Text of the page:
We compared protection of mycophenolate mofetil (MMF) and azathioprine (AZA) against acute cellular rejection (ACR) and chronic allograft nephropathy (CAN) in kidney transplant recipients on steroid-free, low-dose cyclosporine (CsA) microemulsion maintenance immunosuppression.
ATHENA, a pragmatic, prospective, multicenter trial conducted by 6 Italian transplant centers, compared the outcomes of 233 consenting recipients of a first deceased donor kidney transplant induced with low-dose thymoglobulin and basiliximab and randomized to MMF (750 mg twice/day, n = 119) or AZA (75 to 125 mg/day, n = 114) added-on maintenance low-dose CsA microemulsion and 1-week steroid. In patients without acute clinical or subclinical rejections, CsA dose was progressively halved. Primary endpoint was biopsy-proven CAN. Analysis was by intention to treat. Participants were included between June 2007 and July 2012 and followed up to August 2016. Between-group donor and recipient characteristics, donor/recipient mismatches, and follow-up CsA blood levels were similar. During a median (interquartile range (IQR)) follow-up of 47.7 (44.2 to 48.9) months, 29 of 87 biopsied patients on MMF (33.3%) versus 31 of 88 on AZA (35.2%) developed CAN (hazard ratio (HR) [95% confidence interval (CI)]: 1.147 (0.691 to 1.904, p = 0.595). Twenty and 21 patients on MMF versus 34 and 14 on AZA had clinical [HR (95% CI): 0.58 (0.34 to 1.02); p = 0.057) or biopsy-proven subclinical [HR (95% CI): 1.49 (0.76 to 2.92); p = 0.249] ACR, respectively. Combined events [HR (95% CI): 0.85 (0.56 to 1.29); p = 0.438], patient and graft survival, delayed graft function (DGF), 3-year glomerular filtration rate (GFR) [53.8 (40.6;65.7) versus 49.8 (36.8;62.5) mL/min/1.73 m2, p = 0.50], and adverse events (AEs) were not significantly different between groups. Chronicity scores other than CAN predict long-term graft outcome. Study limitations include small sample size and unblinded design.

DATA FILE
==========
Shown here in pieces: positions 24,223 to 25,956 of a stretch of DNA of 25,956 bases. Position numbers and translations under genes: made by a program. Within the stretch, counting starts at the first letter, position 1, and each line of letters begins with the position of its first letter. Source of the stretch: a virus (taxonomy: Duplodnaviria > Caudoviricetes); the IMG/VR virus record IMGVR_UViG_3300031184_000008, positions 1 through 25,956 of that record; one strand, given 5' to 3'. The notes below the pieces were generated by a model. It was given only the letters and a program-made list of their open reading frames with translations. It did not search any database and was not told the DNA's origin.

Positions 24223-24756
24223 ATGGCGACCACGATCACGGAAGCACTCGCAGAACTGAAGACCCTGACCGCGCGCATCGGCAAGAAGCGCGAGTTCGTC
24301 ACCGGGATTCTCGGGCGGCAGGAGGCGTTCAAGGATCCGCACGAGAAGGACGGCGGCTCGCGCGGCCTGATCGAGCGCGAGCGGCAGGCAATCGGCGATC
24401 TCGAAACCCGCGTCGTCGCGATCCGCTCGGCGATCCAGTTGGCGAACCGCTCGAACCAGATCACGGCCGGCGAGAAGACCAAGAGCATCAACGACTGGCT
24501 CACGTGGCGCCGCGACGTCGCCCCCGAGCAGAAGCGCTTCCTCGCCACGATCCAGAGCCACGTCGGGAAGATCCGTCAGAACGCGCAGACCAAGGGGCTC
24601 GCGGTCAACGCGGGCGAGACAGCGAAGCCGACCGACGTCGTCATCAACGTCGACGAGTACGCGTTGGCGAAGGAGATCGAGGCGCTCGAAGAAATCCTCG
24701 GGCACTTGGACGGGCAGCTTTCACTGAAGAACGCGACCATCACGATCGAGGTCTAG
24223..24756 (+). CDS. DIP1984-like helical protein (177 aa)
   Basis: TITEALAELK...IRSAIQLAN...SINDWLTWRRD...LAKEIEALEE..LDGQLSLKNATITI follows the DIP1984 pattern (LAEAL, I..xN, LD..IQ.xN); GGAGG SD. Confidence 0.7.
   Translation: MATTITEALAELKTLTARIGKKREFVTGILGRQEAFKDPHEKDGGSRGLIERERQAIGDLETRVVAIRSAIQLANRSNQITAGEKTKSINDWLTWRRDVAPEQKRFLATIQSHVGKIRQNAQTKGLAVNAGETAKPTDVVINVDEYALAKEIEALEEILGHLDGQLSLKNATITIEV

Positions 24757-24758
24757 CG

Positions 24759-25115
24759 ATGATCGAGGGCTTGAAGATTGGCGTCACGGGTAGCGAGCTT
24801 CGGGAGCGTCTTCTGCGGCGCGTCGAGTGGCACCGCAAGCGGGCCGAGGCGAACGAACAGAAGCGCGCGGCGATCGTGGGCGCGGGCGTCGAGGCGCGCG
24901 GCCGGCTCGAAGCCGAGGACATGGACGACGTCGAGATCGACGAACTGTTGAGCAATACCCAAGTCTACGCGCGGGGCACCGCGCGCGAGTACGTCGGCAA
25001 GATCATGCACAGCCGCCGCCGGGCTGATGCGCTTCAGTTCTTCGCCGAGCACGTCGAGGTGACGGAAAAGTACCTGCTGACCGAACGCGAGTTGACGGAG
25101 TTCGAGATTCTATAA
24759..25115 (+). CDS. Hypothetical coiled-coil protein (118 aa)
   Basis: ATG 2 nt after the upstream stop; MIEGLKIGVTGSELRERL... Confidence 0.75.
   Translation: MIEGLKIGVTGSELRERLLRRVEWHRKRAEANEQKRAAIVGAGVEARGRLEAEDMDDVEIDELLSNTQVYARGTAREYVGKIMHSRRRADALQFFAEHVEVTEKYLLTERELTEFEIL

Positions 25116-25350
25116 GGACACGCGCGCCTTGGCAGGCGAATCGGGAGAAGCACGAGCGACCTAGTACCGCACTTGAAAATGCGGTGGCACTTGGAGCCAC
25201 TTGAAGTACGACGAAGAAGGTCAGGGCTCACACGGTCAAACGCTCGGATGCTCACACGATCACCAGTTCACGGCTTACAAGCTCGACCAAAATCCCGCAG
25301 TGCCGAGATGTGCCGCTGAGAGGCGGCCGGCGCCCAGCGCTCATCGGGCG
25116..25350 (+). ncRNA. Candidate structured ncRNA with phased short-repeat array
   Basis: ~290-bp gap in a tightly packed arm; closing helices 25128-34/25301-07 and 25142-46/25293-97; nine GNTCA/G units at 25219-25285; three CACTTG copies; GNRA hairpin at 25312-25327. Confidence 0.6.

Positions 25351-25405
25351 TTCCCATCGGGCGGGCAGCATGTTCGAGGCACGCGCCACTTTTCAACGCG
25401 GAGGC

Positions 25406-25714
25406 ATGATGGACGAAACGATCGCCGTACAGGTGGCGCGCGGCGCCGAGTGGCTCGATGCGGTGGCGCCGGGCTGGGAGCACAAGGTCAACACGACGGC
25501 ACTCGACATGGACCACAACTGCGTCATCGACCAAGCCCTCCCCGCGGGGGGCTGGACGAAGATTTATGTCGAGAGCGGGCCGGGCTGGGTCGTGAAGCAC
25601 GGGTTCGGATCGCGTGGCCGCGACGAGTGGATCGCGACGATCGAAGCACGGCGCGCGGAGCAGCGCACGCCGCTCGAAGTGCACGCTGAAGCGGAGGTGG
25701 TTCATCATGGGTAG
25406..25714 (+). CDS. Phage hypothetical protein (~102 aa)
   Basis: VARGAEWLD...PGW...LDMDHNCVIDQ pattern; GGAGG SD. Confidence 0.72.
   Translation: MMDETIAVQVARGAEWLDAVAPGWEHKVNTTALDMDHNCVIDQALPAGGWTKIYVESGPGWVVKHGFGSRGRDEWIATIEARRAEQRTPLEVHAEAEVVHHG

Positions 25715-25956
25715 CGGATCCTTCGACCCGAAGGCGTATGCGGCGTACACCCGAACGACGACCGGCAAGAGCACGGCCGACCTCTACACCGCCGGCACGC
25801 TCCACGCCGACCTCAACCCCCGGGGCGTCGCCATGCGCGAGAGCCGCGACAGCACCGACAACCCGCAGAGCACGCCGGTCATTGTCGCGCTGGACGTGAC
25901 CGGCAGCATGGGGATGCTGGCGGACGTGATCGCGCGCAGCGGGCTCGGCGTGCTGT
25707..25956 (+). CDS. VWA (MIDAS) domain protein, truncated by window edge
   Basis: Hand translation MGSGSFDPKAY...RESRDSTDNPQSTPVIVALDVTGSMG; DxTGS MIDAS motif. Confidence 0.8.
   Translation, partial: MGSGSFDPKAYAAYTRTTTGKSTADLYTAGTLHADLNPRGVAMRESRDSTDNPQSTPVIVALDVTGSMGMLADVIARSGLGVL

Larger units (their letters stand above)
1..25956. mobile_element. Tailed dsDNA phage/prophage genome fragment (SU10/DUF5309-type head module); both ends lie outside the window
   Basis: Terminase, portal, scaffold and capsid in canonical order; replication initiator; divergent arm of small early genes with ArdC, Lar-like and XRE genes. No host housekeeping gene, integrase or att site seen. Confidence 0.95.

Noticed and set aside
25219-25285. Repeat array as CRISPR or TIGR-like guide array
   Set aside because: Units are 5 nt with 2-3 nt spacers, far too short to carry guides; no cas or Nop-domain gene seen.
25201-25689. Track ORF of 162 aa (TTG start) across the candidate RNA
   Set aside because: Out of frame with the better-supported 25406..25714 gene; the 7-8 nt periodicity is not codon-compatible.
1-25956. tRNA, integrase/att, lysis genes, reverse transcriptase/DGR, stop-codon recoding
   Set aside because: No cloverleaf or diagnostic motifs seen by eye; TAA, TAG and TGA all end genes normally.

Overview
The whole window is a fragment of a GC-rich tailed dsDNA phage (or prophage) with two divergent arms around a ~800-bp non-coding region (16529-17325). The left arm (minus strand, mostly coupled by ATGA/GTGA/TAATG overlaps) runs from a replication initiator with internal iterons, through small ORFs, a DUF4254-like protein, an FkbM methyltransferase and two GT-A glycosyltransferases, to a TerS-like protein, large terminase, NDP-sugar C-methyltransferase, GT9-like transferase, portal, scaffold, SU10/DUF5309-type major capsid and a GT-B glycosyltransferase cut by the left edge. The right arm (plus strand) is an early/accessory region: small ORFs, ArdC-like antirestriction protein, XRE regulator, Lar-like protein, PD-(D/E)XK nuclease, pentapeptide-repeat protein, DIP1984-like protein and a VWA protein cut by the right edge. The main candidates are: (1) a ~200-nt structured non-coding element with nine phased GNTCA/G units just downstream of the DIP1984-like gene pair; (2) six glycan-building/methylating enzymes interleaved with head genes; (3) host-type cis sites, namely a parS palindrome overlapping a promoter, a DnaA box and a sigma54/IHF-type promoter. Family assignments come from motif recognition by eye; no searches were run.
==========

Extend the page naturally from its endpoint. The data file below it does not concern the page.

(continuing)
In this study, we found that in deceased donor kidney transplant recipients on low-dose CsA and no steroids, MMF had no significant benefits over AZA. This finding suggests that AZA, due to its lower costs, could safely replace MMF in combination with minimized immunosuppression.
ClinicalTrials.gov NCT00494741; EUDRACT 2006-005604-14.